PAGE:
“He knows it’s naughty, he has that guilty look when I get home!”
I’ve heard the above statement, or a variation of it, said more times than I can remember. It usually follows a repeat misbehaviour on the part of the dog, and more often than not the situation involves the owner either coming home or discovering the evidence following a period of no supervision.
So why do I cringe internally every time I hear an owner describe their dog as “guilty”?
Guilt is a human concept. To know you are guilty you must be able to grasp the concept of right and wrong, which is a fairly abstract concept. Humans know that it’s wrong to steal, and right to help people. We know that it’s wrong to lie, and right to eat well end exercise. Dogs don’t, at least not in the way we do.
Dogs experience the world in things that pay off, and things that don’t. Raiding the trash when no one is home pays off, because you get that stinky old piece of ham that has been wafting past your nose all day. Raiding the trash when mum is in the kitchen does not pay off, she’ll probably yell at you and shoo you out of the room. Is Fido raiding the trash knowing full well that it is a bad thing to do? No! He is just trying to locate that super tasty morsel you tossed out last night!
So then why does Fido look so darn guilty when you walk in and find that he’s been in the trash (or wrecked your shoes, dug up the yard, pooped in the house, etc)? The “guilty look” that people describe in dogs is actually a combination of appeasement signals that your dog is offering to try to reduce your bad mood. Dogs have been bred for decades to tune into our body language, this helps us work together so well. It also means they can tell very quickly if we’re about to get mad. We might walk in and see that they’ve done something naughty, and suddenly we tense up, our mouth makes a thin, angry line, we might furrow our eyebrows, our voice is probably deep when we call their name. We are a sending our dog all the signs that say “you’re about to get in trouble”. They will respond by wagging their tail low and quick, or even between their legs. They will lower their head and put their ears back. They will avoid eye contact. They might even creep up to us and roll over to expose their belly. Sure looks guilty, but it’s not!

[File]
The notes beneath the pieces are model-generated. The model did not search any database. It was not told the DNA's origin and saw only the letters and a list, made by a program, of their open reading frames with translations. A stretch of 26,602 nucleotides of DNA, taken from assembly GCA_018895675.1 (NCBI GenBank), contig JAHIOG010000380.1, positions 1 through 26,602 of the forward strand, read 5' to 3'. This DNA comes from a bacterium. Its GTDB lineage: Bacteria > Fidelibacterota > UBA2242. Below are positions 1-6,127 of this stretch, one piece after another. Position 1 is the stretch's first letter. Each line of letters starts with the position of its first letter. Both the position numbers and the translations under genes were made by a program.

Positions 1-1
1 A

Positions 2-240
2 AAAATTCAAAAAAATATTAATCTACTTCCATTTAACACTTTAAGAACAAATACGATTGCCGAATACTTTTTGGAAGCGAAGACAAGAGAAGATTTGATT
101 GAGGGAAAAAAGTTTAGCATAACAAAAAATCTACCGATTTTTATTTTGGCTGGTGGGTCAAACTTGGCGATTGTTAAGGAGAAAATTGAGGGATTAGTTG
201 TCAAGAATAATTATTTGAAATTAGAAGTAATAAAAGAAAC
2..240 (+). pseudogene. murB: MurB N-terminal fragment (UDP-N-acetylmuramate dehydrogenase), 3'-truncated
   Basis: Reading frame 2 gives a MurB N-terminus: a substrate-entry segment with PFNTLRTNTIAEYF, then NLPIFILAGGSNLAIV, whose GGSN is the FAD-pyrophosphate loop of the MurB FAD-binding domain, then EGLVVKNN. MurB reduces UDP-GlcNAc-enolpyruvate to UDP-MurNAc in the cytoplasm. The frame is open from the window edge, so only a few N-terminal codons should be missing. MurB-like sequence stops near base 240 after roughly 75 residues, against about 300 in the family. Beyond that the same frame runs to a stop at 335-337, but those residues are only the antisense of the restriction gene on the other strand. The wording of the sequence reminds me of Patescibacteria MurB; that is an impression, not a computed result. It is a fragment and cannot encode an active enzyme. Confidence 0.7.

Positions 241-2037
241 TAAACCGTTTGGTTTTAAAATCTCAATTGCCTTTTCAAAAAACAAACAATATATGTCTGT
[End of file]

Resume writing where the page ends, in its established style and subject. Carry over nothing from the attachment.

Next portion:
There is no benefit to applying human concepts, such as “guilt”, to our dogs. If we assume that Fido knows he shouldn’t do that, then we are putting the blame on Fido rather than thinking of useful ways to teach Fido the right things to do. We are failing to set him up to succeed. Always remember that dogs will repeat behaviours that pay off – try to work out what about this “misbehaviour” is paying off, and change things so it stops working.